The Beatles Create an Abstract Collaborative Painting, Images of a Woman, During Three Days of Lockdown in Japan (1966)

One of the ear­li­est known non-human visu­al artists, Con­go the chim­panzee, learned to draw in 1956 at the age of two. Moody, fierce­ly pro­tec­tive of his work, and par­tic­u­lar about his process, he made around 400 draw­ings and paint­ings in a style described as “lyri­cal abstract impres­sion­ism.” He appeared sev­er­al times on British tele­vi­sion before his death in 1964. He count­ed Picas­so among his fans and, in a 2005 auc­tion, out­sold Warhol and Renoir.

One won­ders if who­ev­er gave the four-head­ed beast known as the Bea­t­les can­vas and paint (“pos­si­bly Bri­an Epstein or their Japan­ese pro­mot­er, Tats Nagashima”) remem­bered Con­go as the fab four bounced off the walls in their hotel rooms in Tokyo dur­ing their last, 1966 tour, when extra secu­ri­ty forced them to stay inside for three full days. Or per­haps their keep­ers were inspired by the humane prac­tice of art ther­a­py, com­ing into its own at the same time in men­tal health cir­cles with the found­ing of the British Asso­ci­a­tion of Art Ther­a­pists in 1964.

“Accord­ing to pho­tog­ra­ph­er Robert Whitak­er,” David Wol­man writes at The Atlantic, the Bea­t­les’ man­ag­er “brought the guys a bunch of art sup­plies to help pass the time. Then Epstein set a large can­vas on a table and placed a lamp in the mid­dle. Each mem­ber of the group set to work paint­ing a corner—comic strip­py for Ringo, psy­che­del­ic for John.” Paul’s cor­ner resem­bles an odd­ly erot­ic sea crea­ture, George’s the spir­i­tu­al abstrac­tions of Kandin­sky. Accord­ing to the Bea­t­les Bible, it was Nagashima “who sug­gest­ed that the com­plet­ed paint­ing be auc­tioned for char­i­ty.”

Whitak­er doc­u­ment­ed the exper­i­ment and lat­er pro­nounced it an imme­di­ate suc­cess: “I nev­er saw them calmer, more con­tent­ed than at this time… They’d stop, go and do a con­cert, and then it was ‘Let’s go back to the pic­ture!’” Once fin­ished, the lamp was lift­ed, all four signed their names in the cen­ter, and the paint­ing was titled Images of A Woman, which may be no indi­ca­tion of the artists’ inten­tions. Who knows what kind of scouser humor passed between them as they worked.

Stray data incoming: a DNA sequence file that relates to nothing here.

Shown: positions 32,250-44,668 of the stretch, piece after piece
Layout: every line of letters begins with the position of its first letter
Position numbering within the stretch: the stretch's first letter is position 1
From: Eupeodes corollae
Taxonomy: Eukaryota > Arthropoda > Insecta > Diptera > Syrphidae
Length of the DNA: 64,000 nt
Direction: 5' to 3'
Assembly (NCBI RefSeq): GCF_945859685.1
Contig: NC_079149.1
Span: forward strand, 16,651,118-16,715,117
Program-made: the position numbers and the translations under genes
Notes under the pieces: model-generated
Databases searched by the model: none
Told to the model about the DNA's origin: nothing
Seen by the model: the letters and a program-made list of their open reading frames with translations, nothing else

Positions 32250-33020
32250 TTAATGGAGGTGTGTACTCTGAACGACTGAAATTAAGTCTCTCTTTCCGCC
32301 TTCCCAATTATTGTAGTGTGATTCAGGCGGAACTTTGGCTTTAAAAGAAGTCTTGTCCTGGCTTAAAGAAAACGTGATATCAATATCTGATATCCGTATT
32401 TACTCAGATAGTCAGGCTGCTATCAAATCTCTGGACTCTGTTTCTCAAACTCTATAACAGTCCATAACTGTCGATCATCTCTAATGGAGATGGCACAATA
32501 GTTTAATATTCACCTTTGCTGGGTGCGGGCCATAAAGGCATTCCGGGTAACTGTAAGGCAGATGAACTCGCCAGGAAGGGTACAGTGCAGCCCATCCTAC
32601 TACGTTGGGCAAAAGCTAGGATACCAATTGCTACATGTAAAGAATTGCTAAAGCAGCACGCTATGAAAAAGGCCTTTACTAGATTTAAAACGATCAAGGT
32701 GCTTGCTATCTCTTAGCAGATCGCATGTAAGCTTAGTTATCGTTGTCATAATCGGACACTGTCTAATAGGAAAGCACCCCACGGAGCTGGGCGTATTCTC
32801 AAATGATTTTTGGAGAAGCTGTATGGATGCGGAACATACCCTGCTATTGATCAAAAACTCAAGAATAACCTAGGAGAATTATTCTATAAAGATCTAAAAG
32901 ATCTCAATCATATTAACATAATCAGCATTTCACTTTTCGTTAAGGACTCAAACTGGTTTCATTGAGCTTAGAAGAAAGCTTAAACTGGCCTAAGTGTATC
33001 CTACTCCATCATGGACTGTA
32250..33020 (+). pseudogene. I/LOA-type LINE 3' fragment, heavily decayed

The paint­ing then passed to cin­e­ma exec­u­tive Tet­sus­aburo Shi­moya­ma, whose wid­ow auc­tioned it in 1989 to wealthy record store own­er Takao Nishi­no, who had seen them at Budokan in 1966 dur­ing the same his­toric tour that pro­duced the paint­ing. Then it end­ed up under a bed for twen­ty years before being auc­tioned again in 2012. It’s cer­tain­ly true the band, most espe­cial­ly Paul and John, had always tak­en to visu­al art, as artists them­selves or as col­lec­tors and appre­ci­a­tors. But this is some­thing spe­cial. It rep­re­sents their only col­lab­o­ra­tive art­work, aside from some doo­dles on a card sent to the Mon­ter­rey orga­niz­ers.

When look­ing at Whitaker’s pho­tographs of the band at work (see video mon­tage above), one doesn’t, of course, think of Con­go the chimp or the patients of a psy­chi­atric hos­pi­tal. Instead, they look like stu­dents in a ‘60s alter­na­tive school, set loose to cre­ate with­out inter­rup­tion (but for the occa­sion­al mega-con­cert) to their hearts’ con­tent. Maybe Epstein or Nagashima had just seen the 1966 Nation­al Film Board of Cana­da doc­u­men­tary Sum­mer­hill, about just such a school in Eng­land? What­ev­er inspired the zeitgeist‑y moment, we can see why it nev­er came again. That year, they played their final con­cert and retired to the stu­dio, where they could lock them­selves away with their pre­ferred means of cre­ative dis­trac­tion.

Relat­ed Con­tent:

When the Bea­t­les Refused to Play Before Seg­re­gat­ed Audi­ences on Their First U.S. Tour (1964)

Meet Con­go the Chimp, London’s Sen­sa­tion­al 1950s Abstract Painter

How “Straw­ber­ry Fields For­ev­er” Con­tains “the Cra­zi­est Edit” in Bea­t­les His­to­ry

Audio: The Bea­t­les Play Their Final Con­cert at Can­dle­stick Park, 1966

Josh Jones is a writer and musi­cian based in Durham, NC. Fol­low him at @jdmagness

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